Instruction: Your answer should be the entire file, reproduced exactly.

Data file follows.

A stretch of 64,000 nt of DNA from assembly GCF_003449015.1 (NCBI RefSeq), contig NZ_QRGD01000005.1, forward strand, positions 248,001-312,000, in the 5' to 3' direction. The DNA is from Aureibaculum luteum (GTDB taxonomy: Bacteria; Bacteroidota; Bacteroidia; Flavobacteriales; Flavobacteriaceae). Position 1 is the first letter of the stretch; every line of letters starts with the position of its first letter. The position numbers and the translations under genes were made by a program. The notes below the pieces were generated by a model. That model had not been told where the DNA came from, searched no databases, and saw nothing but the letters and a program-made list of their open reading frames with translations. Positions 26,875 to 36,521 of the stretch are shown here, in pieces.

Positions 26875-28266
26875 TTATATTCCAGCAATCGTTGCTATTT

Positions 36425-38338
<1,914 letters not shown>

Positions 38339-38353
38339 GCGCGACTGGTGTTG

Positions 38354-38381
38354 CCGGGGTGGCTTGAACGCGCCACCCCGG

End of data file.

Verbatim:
A stretch of 64,000 nt of DNA from assembly GCF_003449015.1 (NCBI RefSeq), contig NZ_QRGD01000005.1, forward strand, positions 248,001-312,000, in the 5' to 3' direction. The DNA is from Aureibaculum luteum (GTDB taxonomy: Bacteria; Bacteroidota; Bacteroidia; Flavobacteriales; Flavobacteriaceae). Position 1 is the first letter of the stretch; every line of letters starts with the position of its first letter. The position numbers and the translations under genes were made by a program. The notes below the pieces were generated by a model. That model had not been told where the DNA came from, searched no databases, and saw nothing but the letters and a program-made list of their open reading frames with translations. Positions 26,875 to 36,521 of the stretch are shown here, in pieces.

Positions 26875-28266
26875 TTATATTCCAGCAATCGTTGCTATTT

Positions 36425-38338
<1,914 letters not shown>

Positions 38339-38353
38339 GCGCGACTGGTGTTG

Positions 38354-38381
38354 CCGGGGTGGCTTGAACGCGCCACCCCGG